Review: The Confessions of Dorian Gray / Writers: David Llewellyn, Gary Russell, Scott Harrison, Scott Handcock, Joseph Lidster / Director: Scott Handcock / Starring: Alexander Vlahos, Steffan Rhodri, Lorna Rose Harris, Katy Manning, Hugh Skinner, David Balckwell / Publisher: Big Finish / Release Date: Out Now
The Confessions of Dorian Gray has been something of an experiment for Big Finish – a low-priced series, available as a download-only, weekly series. It’s also very quickly established itself as a part of my weekend, with a new episode available every Friday at midnight over the last five weeks.
The series takes its lead character from Oscar Wilde’s 1890 novel The Picture of Dorian Gray – a tale of a young man who sells his soul to remain forever youthful, while a portrait of him ages instead, baring the scars of Gray’s every sin as a reminder of his darker side. Foreknowledge of the novel isn’t important for the series, though. It’s enough to know that Gray is immortal, and feels little shame.
The character first appeared with Big Finish in an episode of September’s Bernice Summerfield: Legion box set, showcased in three short vignettes – each one set in a different place, and with a different style and tone. The series takes a similar format; each of the five episodes is set in a different time and place, spanning from Paris in 1900, London 1941 and 2007, Singapore 1956 and Whitby in the mid-1980s.
The stories are best thought of as half-hour paranormal stories, with one foot in the ‘horror’ camp, dealing with strange supernatural forces, and the deeds of Dorian Gray himself. Each week takes over from the last as my personal favourite, with such a varied selection for stories. They easily lend themselves to a re-listen after just a few days, and I’ll no doubt be listening to them all again before too long.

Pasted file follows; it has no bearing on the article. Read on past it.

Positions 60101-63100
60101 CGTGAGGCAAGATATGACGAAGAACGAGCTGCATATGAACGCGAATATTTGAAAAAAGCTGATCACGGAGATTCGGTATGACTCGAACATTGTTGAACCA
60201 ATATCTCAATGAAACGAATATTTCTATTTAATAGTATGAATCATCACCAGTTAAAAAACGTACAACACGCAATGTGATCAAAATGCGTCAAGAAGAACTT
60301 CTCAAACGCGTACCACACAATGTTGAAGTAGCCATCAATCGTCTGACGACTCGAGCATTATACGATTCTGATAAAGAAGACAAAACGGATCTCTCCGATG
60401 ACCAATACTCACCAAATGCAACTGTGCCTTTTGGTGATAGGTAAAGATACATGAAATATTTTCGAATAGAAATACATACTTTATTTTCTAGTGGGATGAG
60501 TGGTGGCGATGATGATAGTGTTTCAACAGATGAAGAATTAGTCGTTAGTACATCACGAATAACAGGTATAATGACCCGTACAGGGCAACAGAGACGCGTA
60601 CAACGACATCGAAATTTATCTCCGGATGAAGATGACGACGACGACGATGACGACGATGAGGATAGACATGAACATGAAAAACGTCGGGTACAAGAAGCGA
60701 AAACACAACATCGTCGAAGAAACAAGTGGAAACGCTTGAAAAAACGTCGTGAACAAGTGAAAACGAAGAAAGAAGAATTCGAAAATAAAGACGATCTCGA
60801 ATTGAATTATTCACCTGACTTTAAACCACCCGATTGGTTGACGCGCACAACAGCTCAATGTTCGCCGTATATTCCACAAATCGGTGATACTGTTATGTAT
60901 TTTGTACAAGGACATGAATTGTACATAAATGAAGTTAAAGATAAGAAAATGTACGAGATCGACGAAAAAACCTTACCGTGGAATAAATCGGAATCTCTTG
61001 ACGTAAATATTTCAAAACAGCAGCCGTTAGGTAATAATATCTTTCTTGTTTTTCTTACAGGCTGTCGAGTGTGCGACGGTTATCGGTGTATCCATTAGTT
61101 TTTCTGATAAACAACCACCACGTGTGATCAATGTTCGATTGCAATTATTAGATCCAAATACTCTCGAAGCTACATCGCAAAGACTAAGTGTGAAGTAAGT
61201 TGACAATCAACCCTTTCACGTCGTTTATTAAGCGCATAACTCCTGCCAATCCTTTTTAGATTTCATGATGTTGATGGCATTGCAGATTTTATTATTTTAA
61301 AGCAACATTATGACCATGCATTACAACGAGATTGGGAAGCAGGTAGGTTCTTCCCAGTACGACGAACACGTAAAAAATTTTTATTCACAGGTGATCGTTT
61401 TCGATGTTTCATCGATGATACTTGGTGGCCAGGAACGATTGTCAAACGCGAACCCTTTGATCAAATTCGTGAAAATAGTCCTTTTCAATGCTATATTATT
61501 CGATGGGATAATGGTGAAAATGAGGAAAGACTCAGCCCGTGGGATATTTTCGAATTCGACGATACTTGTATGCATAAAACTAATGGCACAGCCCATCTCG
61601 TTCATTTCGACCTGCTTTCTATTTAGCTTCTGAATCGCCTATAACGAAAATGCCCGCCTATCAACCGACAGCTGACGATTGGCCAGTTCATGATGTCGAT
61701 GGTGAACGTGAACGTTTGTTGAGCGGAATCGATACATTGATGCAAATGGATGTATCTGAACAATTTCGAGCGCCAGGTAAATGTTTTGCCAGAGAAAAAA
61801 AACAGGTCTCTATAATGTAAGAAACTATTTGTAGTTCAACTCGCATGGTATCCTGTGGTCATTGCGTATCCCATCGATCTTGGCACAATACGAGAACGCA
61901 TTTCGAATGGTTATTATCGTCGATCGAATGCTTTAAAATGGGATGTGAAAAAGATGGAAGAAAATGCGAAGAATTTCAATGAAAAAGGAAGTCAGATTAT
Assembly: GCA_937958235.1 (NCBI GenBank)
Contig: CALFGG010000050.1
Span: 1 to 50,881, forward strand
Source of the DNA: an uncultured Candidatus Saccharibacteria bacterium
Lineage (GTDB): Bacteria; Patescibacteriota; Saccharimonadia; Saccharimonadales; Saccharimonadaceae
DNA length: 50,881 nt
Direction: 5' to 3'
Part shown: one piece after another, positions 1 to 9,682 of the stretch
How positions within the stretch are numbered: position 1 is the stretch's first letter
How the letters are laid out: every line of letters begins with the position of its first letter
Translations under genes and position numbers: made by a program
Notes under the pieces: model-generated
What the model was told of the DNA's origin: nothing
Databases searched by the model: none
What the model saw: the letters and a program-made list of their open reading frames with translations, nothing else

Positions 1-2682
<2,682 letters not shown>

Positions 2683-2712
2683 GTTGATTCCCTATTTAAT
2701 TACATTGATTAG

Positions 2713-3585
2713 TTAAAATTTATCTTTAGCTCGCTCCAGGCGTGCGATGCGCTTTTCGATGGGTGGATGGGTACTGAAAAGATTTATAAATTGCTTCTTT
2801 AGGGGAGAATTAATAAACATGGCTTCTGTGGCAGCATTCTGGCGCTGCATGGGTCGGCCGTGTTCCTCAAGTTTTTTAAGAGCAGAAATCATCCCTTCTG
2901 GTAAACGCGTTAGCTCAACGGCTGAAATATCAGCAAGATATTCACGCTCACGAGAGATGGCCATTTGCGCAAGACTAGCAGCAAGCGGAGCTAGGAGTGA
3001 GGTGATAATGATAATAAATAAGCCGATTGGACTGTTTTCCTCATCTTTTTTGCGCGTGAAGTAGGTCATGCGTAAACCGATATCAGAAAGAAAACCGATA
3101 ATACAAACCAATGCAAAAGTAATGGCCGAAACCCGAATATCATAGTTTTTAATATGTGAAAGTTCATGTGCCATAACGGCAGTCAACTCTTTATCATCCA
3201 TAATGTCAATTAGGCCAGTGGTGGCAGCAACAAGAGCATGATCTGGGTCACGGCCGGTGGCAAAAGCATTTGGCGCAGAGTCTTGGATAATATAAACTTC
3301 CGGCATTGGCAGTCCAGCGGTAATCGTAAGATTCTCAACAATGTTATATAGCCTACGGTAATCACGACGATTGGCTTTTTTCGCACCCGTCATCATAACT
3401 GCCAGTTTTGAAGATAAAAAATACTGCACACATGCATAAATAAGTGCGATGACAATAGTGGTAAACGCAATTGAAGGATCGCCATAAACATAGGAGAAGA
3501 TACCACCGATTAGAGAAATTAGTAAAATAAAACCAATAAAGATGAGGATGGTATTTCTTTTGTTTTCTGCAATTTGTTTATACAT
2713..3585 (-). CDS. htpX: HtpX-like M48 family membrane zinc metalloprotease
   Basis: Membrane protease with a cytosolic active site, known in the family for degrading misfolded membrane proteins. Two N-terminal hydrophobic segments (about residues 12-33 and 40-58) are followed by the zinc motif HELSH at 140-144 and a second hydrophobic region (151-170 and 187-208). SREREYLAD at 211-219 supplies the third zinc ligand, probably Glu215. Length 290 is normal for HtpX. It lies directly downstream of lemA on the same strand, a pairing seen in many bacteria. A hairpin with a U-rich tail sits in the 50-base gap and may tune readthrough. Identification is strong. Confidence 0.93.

Praise must be given to Alaxander Vlahos as Dorian himself. He clearly relishes the role, and gives a suitably melancholic performance just right for the character. The stories have given us a chance to see different sides to Gray’s character, and Vlahos has yet to falter in his performance. He’s never better than when Dorian is deprived of the upper hand - a situation showcased perfectly in my personal favourite of the season, Episode Four, The Heart That Lives Alone.
It’s hard to pick Vlahos out as a stand-out performance, though. In every episode, he’s surrounded by a fantastic cast, with great performances from Steffan Rhodri, Lorna Rose Harris, Hugh Skinner, David Balckwell, and Katy Manning, who shines in a wonderfully understated role.
While the decision to not use any form of theme music means the episodes can sometimes end a bit abruptly (never more noticeable than in the first episode, which I downloaded a second time just to check if the file had been corrupted), there’s very little to criticise about The Confessions of Dorian Gray.
I’m thrilled that Big Finish have recorded a 60-minute Christmas special for release next month, which teams Gray up with Nicholas Briggs’ Sherlock Holmes, and I hope that they’re not slow to announce a second series.
At £12.99 for the entire season via subscription through Big Finish, The Confessions of Dorian Gray is a must-have. One of the best things Big Finish have produced in years.